The pandemic is our collective national nightmare, but few professions have been as frontline as America’s public school teachers—essential workers, in enclosed classrooms, filling in for absent colleagues, while also supporting frazzled students.
The country’s largest teachers’ union, the National Education Association (NEA), released a new poll today that it conducted to gauge the amount of stress on their members’ shoulders right now. The results suggest that a full-on, sector-wide breakdown could be on the horizon. The survey shows that 55% of teachers now say that because of the pandemic, they’re going to leave the profession sooner than they’d planned. When the NEA asked the same question last August, the number stood at only 37%.
The teachers’ group argues that the problems caused by the pandemic are myriad, but the biggest of all is that staff shortages are leaving teachers “exhausted and increasingly burned out.” In the past two years, it says staff shortages have spread beyond the classroom to include bus drivers, school nurses, and cafeteria workers.
Meanwhile, data elsewhere suggests that interest in the teaching profession has been waning for a decade, for a variety of reasons—the low pay, difficult working conditions, and little to no room for career advancement. (Here’s a 2019 study, by the Center for American Progress, showing that enrollment in teacher-prep programs has plummeted by more than a third since 2010, yielding as many as 340,000 fewer future teachers.) But whatever accounts for the staff shortages, the situation has been made worse by the pandemic. Federal data, the NEA notes, shows that America’s public schools have 567,000 fewer educators today than they did pre-pandemic, and the education sector is presently hiring 0.57 people for every job opening.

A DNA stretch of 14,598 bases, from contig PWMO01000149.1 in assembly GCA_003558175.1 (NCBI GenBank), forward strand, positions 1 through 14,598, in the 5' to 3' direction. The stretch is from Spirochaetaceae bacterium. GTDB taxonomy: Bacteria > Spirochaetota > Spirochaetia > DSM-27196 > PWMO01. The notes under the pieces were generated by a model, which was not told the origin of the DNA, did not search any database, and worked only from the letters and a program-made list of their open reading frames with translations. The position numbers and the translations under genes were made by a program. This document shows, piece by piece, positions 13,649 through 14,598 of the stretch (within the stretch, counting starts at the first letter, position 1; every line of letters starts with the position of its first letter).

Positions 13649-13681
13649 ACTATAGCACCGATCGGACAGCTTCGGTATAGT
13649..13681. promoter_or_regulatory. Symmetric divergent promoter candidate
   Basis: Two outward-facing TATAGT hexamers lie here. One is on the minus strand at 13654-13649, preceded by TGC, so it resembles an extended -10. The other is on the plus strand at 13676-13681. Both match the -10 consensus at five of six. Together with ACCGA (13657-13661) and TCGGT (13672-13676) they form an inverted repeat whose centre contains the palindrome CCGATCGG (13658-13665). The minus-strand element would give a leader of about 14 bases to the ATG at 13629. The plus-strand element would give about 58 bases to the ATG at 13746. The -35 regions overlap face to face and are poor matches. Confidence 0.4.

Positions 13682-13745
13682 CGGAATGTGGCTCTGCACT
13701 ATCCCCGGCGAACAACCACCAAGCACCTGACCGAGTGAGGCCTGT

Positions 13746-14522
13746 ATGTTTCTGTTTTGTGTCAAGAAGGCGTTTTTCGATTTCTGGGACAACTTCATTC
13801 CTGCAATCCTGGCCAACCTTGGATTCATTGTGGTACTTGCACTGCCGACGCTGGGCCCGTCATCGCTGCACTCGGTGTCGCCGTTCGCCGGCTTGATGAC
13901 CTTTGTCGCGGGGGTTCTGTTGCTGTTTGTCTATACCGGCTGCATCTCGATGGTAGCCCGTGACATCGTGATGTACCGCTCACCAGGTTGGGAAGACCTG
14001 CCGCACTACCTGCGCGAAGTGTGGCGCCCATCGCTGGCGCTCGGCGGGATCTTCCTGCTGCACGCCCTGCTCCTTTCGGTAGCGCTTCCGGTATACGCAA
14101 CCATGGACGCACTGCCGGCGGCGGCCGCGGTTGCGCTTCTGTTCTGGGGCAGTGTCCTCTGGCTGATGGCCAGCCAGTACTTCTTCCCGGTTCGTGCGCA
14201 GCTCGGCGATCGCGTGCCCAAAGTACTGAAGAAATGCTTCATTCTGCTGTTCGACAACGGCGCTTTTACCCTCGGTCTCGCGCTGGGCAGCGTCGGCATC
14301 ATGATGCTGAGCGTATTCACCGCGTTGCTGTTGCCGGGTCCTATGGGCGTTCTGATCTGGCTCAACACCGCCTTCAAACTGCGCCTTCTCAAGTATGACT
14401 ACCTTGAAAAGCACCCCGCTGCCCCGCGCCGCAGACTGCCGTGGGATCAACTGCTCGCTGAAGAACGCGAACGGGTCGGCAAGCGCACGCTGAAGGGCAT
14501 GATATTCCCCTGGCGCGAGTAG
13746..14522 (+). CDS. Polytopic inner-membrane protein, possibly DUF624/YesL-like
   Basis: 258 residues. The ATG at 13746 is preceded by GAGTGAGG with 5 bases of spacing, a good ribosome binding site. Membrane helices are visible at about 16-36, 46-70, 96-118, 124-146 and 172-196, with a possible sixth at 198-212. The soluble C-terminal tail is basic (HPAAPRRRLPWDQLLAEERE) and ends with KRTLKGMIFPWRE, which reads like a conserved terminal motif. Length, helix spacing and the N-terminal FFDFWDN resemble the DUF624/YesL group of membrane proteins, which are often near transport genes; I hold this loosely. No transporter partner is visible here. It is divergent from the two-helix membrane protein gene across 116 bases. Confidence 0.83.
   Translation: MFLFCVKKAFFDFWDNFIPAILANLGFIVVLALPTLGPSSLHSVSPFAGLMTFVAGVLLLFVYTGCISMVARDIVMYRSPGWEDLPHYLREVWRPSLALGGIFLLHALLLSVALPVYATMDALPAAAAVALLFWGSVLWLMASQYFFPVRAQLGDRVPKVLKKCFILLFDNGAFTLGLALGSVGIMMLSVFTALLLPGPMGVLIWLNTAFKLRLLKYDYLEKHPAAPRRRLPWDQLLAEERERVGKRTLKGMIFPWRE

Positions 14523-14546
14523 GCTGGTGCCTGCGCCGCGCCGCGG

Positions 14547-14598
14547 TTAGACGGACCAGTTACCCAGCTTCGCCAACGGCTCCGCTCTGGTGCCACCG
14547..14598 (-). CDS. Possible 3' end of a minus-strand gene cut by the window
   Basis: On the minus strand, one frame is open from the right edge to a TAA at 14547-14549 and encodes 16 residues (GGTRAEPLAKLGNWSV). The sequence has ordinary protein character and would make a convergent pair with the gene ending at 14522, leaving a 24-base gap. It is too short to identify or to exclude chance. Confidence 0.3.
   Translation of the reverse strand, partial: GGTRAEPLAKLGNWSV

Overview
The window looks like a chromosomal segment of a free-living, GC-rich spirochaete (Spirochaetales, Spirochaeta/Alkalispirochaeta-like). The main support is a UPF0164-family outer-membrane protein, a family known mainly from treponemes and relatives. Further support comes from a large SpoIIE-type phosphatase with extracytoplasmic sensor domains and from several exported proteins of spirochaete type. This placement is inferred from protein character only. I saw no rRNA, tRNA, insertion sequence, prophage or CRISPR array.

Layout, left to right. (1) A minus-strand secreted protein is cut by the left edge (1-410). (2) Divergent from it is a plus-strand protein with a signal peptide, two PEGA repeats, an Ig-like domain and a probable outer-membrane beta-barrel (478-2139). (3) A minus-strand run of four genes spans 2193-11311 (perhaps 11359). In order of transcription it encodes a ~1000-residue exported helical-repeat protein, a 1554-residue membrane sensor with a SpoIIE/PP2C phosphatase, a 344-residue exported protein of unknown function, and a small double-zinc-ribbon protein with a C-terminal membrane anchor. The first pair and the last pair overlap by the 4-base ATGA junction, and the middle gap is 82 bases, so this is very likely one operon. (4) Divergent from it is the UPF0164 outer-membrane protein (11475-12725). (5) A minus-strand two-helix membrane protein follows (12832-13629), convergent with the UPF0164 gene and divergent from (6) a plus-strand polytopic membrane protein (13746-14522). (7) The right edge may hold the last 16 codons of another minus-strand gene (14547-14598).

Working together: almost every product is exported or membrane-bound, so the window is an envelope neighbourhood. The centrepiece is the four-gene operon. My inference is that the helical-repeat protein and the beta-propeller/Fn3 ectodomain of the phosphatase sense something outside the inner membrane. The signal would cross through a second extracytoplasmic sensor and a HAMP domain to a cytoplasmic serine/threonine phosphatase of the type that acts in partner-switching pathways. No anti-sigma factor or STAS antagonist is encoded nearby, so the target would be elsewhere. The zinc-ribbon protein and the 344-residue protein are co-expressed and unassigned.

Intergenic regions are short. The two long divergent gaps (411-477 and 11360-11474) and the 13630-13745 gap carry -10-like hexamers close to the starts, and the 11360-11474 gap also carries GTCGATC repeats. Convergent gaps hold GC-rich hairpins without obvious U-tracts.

“This is a five-alarm crisis,” NEA president Becky Pringle said in a statement. “School staffing shortages are not new, but what we are seeing now is an unprecedented staffing crisis across every job category.”
She argues that it’s a crisis preventing teachers from giving students adequate care and attention (thereby making their jobs feel futile), forcing them to spend their off-time filling in for colleagues who are sick (thereby affecting their personal lives), and preventing the students from receiving the proper mental and emotional support they need (thereby hurting the students, in and out of the classroom). “If we’re serious about getting every child the support they need to thrive, our elected leaders across the nation need to address this crisis now,” Pringle adds.
The survey’s specific findings show that:
Schools are understaffed
Teachers are fed up
And they’re starting to eye the exits